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Chemical analysis may provide clues to cause of huge Red Deer industrial fire

Fire on April 17 caused $9 million in damage to oil and gas industrial building
Firefighters spent about 90 minutes bringing a fire in an industrial building on Golden West Avenue in north Red Deer under control on Wednesday morning. No injuries were reported. Photo by PAUL COWLEY/Advocate staff

Fire investigators are awaiting the results of chemical tests in hopes of pinpointing the cause of a $9 million north Red Deer industrial fire last week.

Red Deer Emergency Services fire investigator Tim Kivell said on Tuesday the fire started in a spray painting area in the 12-bay building owned by Red Deer Ironworks Inc., a company specializing in manufacturing equipment for the oil and gas industry.

The huge blaze began about 10:30 a.m. on Wednesday and the 20,000-square-foot building at 6430 Golden West Avenue was gutted by the time the fire was brought under control shortly after noon. Massive plumes of thick black smoke were blown towards nearby Oriole Park and about 80 homes were evacuated because of air quality concerns.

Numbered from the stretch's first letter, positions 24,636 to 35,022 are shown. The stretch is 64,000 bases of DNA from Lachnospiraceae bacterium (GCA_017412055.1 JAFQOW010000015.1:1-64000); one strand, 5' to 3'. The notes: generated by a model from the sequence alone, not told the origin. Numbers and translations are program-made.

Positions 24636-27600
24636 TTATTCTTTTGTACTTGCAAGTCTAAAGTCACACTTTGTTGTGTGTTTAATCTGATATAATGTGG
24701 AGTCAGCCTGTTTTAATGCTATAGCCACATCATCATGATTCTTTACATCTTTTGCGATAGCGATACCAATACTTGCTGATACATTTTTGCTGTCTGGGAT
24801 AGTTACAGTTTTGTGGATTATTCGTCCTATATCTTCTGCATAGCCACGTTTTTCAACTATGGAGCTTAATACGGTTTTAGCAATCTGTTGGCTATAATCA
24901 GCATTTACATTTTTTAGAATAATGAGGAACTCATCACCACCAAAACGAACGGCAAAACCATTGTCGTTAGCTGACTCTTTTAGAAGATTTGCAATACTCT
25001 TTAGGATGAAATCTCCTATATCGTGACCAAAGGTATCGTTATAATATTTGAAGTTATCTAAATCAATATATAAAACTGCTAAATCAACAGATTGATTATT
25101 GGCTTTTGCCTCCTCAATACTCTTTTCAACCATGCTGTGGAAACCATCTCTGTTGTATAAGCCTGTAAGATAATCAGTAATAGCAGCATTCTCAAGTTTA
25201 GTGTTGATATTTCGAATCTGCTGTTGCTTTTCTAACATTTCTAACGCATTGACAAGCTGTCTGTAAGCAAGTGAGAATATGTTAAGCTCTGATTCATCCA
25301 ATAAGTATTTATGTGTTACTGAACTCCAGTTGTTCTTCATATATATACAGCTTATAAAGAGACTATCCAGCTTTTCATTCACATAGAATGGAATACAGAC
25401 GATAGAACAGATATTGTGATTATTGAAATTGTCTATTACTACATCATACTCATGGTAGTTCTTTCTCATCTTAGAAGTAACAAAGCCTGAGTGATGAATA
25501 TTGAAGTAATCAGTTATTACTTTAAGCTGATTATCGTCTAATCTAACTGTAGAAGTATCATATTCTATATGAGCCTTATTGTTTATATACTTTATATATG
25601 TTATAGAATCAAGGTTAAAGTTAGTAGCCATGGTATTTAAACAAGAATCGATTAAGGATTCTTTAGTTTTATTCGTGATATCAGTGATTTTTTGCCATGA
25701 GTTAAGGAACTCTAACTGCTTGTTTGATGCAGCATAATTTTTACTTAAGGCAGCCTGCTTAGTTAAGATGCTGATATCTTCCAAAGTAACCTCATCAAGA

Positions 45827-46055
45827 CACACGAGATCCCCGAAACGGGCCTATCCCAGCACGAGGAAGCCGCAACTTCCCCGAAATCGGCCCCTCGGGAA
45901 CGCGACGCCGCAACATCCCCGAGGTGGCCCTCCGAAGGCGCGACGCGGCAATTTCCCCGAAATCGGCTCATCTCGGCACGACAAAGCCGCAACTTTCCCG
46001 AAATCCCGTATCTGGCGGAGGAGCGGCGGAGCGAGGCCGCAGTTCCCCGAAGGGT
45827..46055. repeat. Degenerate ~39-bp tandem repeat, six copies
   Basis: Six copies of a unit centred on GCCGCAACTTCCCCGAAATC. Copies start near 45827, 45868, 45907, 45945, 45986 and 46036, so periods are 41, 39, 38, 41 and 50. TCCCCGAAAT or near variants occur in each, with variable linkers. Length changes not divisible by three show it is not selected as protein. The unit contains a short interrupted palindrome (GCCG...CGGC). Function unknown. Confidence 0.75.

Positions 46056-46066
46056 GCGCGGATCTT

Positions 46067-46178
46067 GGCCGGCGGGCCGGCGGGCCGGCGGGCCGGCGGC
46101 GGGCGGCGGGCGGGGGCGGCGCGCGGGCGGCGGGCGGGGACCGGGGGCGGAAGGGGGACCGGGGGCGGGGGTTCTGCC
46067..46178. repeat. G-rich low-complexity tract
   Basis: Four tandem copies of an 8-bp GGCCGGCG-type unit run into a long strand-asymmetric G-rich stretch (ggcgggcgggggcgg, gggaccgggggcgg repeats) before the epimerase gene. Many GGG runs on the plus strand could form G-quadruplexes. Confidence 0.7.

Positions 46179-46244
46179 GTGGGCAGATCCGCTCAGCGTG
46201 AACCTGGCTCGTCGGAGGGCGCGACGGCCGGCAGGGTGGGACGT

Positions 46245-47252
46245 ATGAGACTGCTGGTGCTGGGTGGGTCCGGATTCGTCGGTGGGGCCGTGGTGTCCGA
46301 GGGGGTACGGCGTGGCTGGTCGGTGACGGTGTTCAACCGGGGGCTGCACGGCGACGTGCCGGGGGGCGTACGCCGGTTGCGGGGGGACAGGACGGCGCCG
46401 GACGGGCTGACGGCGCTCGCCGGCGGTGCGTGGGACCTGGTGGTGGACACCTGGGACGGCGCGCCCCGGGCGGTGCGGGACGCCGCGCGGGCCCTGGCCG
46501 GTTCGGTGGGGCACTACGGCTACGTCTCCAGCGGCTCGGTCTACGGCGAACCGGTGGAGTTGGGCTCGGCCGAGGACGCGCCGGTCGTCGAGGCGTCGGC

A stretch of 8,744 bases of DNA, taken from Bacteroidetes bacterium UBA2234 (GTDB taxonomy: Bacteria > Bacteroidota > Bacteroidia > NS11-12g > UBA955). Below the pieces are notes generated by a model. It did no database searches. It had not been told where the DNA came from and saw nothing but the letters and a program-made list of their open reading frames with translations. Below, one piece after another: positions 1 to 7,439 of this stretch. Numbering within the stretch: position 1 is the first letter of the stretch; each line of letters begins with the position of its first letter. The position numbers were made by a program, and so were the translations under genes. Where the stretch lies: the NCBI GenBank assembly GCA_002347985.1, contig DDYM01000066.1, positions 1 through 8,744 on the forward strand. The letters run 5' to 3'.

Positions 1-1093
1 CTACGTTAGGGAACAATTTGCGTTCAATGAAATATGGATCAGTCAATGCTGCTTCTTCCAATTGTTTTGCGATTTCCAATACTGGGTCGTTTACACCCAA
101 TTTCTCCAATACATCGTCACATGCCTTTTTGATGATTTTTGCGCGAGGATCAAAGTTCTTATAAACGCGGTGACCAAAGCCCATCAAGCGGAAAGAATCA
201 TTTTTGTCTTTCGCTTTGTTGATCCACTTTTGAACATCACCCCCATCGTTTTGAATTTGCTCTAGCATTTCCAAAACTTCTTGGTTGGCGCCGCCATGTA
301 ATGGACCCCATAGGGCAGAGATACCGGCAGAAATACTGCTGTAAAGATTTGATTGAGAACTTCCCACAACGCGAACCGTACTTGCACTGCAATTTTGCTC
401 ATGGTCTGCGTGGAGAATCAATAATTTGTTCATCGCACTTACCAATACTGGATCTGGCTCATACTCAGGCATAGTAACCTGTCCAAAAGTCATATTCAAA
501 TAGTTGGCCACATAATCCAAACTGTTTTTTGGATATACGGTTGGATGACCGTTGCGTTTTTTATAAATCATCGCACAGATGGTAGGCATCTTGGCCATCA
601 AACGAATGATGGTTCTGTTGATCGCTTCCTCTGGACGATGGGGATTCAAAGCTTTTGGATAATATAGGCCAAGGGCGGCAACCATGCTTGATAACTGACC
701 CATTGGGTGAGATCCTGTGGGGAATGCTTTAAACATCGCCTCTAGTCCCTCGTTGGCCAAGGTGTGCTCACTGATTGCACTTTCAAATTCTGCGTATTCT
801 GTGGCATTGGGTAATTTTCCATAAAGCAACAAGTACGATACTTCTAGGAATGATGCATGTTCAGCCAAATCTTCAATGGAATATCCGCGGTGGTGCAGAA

Residents were given the all-clear to return home around 3 p.m.


Fire rips through industrial building

Investigators comb through building

Kivell said he was on scene the day of the fire and returned with another fire investigator on Thursday and spent about nine hours sifting through the wreckage with the help of a backhoe. An insurance company fire investigator also worked with them.

The search for a cause was complicated by the amount of damage done to the building. Besides being completely burned out, the roof had caved in on the building.

“The more damage, the harder it is to determine a cause,” he said. “There’s a chance we may not ever come up with a cause but we’re trying to come up with one.”

The building was full of flammable paints and other chemicals that may have played a role in the fire starting.

“We’re going through an analysis of all the products that were there,” he said. “Each product is being analyzed for the specific characteristics and their storage and handling.

“Some of the product is being sent away for analysis. So, it’s still under investigation.”

Kivell said some products are sensitive to static electricity. “That could be a cause here.

“We also look at all the products that are being used in a particular area that come in contact with each other.

“There could be some type of chemical reaction. Those are the types of things we’re looking at and we’re analyzing these products closely.”

It will likely take about a month to get the results of the tests on the chemicals.

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